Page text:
In a major, albeit temporary, victory for data privacy, the Indian government has decided to delay its new rules for VPN providers by three months.
The law, which stated that VPN providers would need to log user data for up to five years, is in staunch opposition to the industry's primary goal of promoting data privacy and protecting user information.
Now, the postponement will, in theory, give providers enough time to comply with the new law, although many are still likely to take their ball and go home.
India Delays New Data Privacy Rules for VPN Providers
Announced in a press release, the Indian Computer Emergency Response Team (CERT-In) has announced that its controversial new data privacy would be put on hold for three months to allows providers more time to “build capacity required for the implementation of the Cyber Security Directions.”
“Virtual Private Server (VPS) providers, Cloud Service providers and Virtual Private Network Service (VPN Service) providers are also provided with additional time for implementation of mechanisms relating to the validation aspects of subscribers/customers details,” read the press release.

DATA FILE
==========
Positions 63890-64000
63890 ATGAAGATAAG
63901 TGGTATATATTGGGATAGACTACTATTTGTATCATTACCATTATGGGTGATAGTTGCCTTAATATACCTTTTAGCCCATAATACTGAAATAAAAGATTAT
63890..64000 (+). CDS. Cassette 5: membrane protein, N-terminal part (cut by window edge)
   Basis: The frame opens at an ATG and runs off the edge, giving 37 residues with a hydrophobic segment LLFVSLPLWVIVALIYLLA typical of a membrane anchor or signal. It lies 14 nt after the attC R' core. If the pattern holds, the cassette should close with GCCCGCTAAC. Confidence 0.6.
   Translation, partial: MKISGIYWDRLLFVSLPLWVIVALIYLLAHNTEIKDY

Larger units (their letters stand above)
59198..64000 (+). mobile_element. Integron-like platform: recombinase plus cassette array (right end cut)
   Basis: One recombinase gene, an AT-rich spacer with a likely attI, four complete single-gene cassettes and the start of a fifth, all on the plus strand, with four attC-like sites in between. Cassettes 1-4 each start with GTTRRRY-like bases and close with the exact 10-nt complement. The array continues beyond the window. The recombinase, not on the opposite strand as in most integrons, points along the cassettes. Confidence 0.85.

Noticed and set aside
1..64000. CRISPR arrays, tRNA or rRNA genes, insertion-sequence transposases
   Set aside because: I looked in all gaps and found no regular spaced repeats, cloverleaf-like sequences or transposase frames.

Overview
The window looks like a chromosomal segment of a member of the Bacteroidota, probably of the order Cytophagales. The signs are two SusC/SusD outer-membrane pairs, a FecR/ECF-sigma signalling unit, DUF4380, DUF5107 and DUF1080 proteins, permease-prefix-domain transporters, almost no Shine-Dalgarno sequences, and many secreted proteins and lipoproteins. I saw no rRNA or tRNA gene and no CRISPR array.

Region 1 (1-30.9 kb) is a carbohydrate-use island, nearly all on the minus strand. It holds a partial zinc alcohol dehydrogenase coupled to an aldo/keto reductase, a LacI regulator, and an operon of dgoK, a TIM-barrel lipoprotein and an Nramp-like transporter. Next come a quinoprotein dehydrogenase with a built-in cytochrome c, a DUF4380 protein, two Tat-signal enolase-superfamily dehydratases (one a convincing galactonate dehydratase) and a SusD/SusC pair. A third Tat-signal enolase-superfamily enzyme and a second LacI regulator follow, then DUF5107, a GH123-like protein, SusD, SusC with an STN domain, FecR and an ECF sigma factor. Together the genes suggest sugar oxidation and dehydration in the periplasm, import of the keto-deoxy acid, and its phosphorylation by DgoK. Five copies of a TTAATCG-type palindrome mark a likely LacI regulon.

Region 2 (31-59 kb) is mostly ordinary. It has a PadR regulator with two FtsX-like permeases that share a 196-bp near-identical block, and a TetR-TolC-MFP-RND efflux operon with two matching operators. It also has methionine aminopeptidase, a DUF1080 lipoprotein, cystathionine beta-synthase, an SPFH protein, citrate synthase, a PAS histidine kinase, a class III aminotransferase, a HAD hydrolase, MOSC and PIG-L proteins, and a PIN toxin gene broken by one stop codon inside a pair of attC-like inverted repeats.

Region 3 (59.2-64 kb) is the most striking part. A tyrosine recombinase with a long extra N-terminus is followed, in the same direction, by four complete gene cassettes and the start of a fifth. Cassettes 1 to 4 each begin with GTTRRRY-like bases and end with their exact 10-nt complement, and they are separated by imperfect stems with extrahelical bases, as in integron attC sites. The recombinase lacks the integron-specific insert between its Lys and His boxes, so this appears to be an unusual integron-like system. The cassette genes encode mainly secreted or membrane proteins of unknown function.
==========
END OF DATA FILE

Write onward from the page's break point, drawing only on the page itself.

The delay is good news to many, as the new rules proved controversial to say the least. In fact, security experts around the world have been criticizing the move, going so far as to pen a joint letter condemning the new rules as a big step in the wrong direction.
“We are cognizant of the need for a framework to govern cyber incident reporting, but the reporting timelines and excessive data retention mandates prescribed in the Directions, will have negative implications in practice and impede effectiveness, while endangering online privacy and security.”
While experts are celebrating the move, three months isn't very long, and if the Indian government still plans on going through with the new rules in the long run, it could be in for a rude awakening.
The VPN Exodus
While the new rules for data privacy were supposed to go into effect on Monday, the delay provides plenty of time for those planning to comply to get everything in order. However, many prominent VPN providers have decided that leaving the South Asian market is better for the integrity of their business.
In fact, the likes of NordVPN, PureVPN, ExpressVPN, Surfshark, and many others have decided to shut down their servers from India. Even worse, a good percentage of them have no plans to even provide remote servers that connect to India, which will leave the country without a lot of options.
The exodus of VPN providers from India is a big deal for more than just Indian users. The country represents the second-largest population for VPN usage, with 45% of the country taking advantage of its data protection features.
Many businesses rely on VPNs to facilitate remote work, while individual users often take advantage of perks like streaming content from other countries. Either way, this delay could be some short-lived good news if the best VPN providers are still planning on avoiding India.